The unsold (and unbound) sheets were leftovers of the 1882 edition. Bogue, Wilde's early publisher, sold around one thousand copies of the book before his bankruptcy. Sheets of the unsold copies were transferred to Chatto and Windus, and, later, to Osgood McIlvaine, before they were sold on to Matthews and Lane. This modernist firm acquired 230 sets of sheets, and as 10 were spoilt during binding, the new edition comprised 220 copies. These copies were signed by Oscar Wilde on the page with the limitation statement.

Ricketts had designed that page, the title page, the endpapers, and the binding. It is unclear who designed the half-title that was part of the new gathering that was added to the old sheets. 

Limitation statement in Oscar Wilde, Poems (1892)
The limitation statement has been reproduced after the written and drawn design by Ricketts. It starts with a motif that we have seen before in his work, a triangle of small flower decorations. There are eight rows of these, one line containing four flowers, followed by three lines having three flowers and two lines showing two ornaments, ending with two lines of only one flower.

A similar triangle of decorations can be found in the second issue of The Dial (1892). The last page in this magazine contained small bird decorations in four lines: three birds, two birds, one bird and another one in the last row. The decorative triangle was not placed on a blank page. To the upper right side of it, the name and location of the printer were mentioned, and under the triangle, somewhat to the right, the year of publication.

The Dial, No. 2 (1892)
In 1891, Ricketts had drawn a triangle of pomegranates for Oscar Wilde's A House of Pomegranates. This triangle - three lines with three, two and one element respectively - was facing the title page. Here, the ornamental triangle was positioned underneath the dedication by Wilde to his wife Constance Mary Wilde. Three words underlined with three pomegranates. The ornament also appeared between the text lines in the book, and fulfilled different functions in the book.

Another example can be found on the cover of The Picture of Dorian Gray, issued by Ward, Lock & Co. in 1891. The name of Dorian Gray is placed on top of a triangle of four, three, two, and finally, one depiction of a flower.

Oscar Wilde, The Picture of Dorian Gray (1891)
In Poems, published later than these other books, the triangle points to the text of the limitation statement that starts next to the two rows of flowers at the bottom of it. 

Wednesday, March 7, 2018

345. The 2018 Alphabet: S

S is for Samson.
Samson, the strongest of the children of men,
I sing; how he was foiled by woman's arts,
By a false wife brought to the gates of death.

Charles Ricketts, initial 'S' for William Blake, Poetical Sketches (1899)

For the two Vale Press books with poems by William Blake, Charles Ricketts designed some wonderful initial letters. Three of those appeared in The Book of Thel (1897) - initials H, P and T - and four initials were especially designed for the Poetical Sketches (1899): O, P, S and T. They testify of Ricketts's admiration for Blake's works.

Charles Ricketts, opening pages in William Blake, Poetical Sketches (1899)
The initials 'O' and 'P' were drawn for the opening pages. The other two illustrate one poem each. The 'S' is a woodcut that runs over 19 lines of text, measuring 89x43 mm. It is one of the larger initials that Ricketts designed. Three or four leaves form the curves of the letter S. The figure is not that of Samson, nor of the woman that brings him 'to the gates of death' (as Blake writes). It is the white-robed Angel:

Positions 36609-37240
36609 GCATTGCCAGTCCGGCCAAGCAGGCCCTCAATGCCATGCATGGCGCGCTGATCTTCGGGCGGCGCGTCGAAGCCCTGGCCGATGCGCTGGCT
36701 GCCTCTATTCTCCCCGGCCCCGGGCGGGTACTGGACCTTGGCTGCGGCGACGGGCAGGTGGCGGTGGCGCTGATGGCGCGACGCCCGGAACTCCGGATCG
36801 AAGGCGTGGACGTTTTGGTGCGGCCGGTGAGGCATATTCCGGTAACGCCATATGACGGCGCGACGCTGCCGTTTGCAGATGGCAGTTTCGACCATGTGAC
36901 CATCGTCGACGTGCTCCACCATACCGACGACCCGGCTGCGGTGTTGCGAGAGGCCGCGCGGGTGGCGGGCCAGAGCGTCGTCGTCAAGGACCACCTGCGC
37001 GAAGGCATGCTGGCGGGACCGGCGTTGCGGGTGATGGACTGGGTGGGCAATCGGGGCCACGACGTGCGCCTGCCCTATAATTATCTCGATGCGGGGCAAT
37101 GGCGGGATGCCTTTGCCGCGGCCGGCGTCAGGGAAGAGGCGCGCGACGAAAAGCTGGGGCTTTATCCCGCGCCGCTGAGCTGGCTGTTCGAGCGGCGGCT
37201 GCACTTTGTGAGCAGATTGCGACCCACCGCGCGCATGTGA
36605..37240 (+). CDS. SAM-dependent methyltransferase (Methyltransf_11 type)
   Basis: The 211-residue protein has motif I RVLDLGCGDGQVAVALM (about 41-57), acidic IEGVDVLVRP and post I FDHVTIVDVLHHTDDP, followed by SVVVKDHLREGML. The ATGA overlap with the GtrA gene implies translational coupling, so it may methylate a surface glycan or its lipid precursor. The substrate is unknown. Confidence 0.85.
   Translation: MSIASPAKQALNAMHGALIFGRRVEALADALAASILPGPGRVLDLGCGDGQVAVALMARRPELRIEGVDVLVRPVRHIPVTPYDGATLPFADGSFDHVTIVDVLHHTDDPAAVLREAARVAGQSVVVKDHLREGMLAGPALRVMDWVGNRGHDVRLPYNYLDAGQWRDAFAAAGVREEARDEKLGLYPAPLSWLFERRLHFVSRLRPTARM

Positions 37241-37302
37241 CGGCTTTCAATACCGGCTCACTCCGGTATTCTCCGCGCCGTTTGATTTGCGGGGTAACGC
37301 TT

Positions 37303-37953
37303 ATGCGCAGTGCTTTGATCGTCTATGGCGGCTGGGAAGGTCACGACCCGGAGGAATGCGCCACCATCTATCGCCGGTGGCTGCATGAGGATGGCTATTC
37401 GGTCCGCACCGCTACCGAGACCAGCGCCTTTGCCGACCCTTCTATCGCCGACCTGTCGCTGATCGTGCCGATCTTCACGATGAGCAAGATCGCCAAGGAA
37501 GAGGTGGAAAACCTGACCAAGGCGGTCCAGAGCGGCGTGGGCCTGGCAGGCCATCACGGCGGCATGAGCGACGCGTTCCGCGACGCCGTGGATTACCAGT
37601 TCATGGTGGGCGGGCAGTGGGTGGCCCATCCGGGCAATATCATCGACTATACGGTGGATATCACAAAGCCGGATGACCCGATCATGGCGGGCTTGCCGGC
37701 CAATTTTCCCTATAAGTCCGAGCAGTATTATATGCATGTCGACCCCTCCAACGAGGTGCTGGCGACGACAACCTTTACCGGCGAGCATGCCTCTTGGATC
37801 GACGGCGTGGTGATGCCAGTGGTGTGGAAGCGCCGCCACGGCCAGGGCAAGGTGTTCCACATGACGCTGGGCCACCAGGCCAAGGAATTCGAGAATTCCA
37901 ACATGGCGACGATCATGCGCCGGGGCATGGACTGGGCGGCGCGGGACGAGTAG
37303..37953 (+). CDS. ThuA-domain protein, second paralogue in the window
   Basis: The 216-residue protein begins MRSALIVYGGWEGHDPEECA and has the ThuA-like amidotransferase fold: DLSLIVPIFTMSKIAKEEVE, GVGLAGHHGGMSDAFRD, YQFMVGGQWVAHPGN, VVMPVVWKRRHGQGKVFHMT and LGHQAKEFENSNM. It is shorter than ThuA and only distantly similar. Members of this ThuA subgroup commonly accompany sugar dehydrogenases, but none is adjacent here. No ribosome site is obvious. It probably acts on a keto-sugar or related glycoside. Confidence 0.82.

O, white-robed Angel, guide my timorous hand to write as on a lofty rock with iron pens the words of truth, that all who pass may read.

The poetical sketches were presented in prose, however, the Vale Press edition has arranged them as poems.

The Angel is accompanied by the figure of a dove holding a palm-branch.

Charles Ricketts, page lxxxiii in William Blake, Poetical Sketches (1899)

Wednesday, February 28, 2018

344. Ricketts and the Reichstag on One Page

On 11 March 1933, the Illustrated London News published a new collection of photographs in their regular feature 'The Camera as Recorder. News by Photography'. There were photographs of the remains of the old cathedral found at Amalfi, the new headquarters for the South African High Commissioner in London, a new American airliner, recent research on locusts, the Garrison Church at Potsdam that served as a substitute meeting-place after the incendiary of the Reichstag, the Dutch communist Marinus van der Lubbe, and 'The Masterpiece of Last Week at the Victoria and Albert Museum'.

Reichstag Fire, 27 February 1933 (Photo German Federal Archives)
The Reichstag fire had been on 27 February 1933, more than a week earlier. 'The Masterpiece of Last Week' was a sketch by Charles Ricketts.

Ricketts's didn't live to see the outcome of the political unrest in Europe in the twenties and thirties; he died in 1931. He would have been surprised to see art mixed with politics, archaeology, science, and industry on one and the same newspaper page.

'The Masterpiece of Last Week' (March 1933)
The drawing was a watercolour, a design for a theatre costume, dating from 1922. The newspaper added: 'This drawing was made for the costume of the Prince in a proposed production of Laurence Binyon’s "Sakuntala," and is typical of all Ricketts’ work in the perfect adjustment of colour and the vigorous beauty of the design. A representative display of his work for the theatre is included in the Winter Exhibition of the Royal Academy.'

The drawing had been exhibited earlier at the same venue in The Exhibition of the Royal Academy of Arts 1925. The show ran from 4 May to 8 August 1925. In the South Rooms where the watercolours, miniatures, drawings, and engravings were hung, a drawing by Ricketts was on view. This was number 642 (according to the catalogue): 'Theatre Costume ("Sakuntala")'.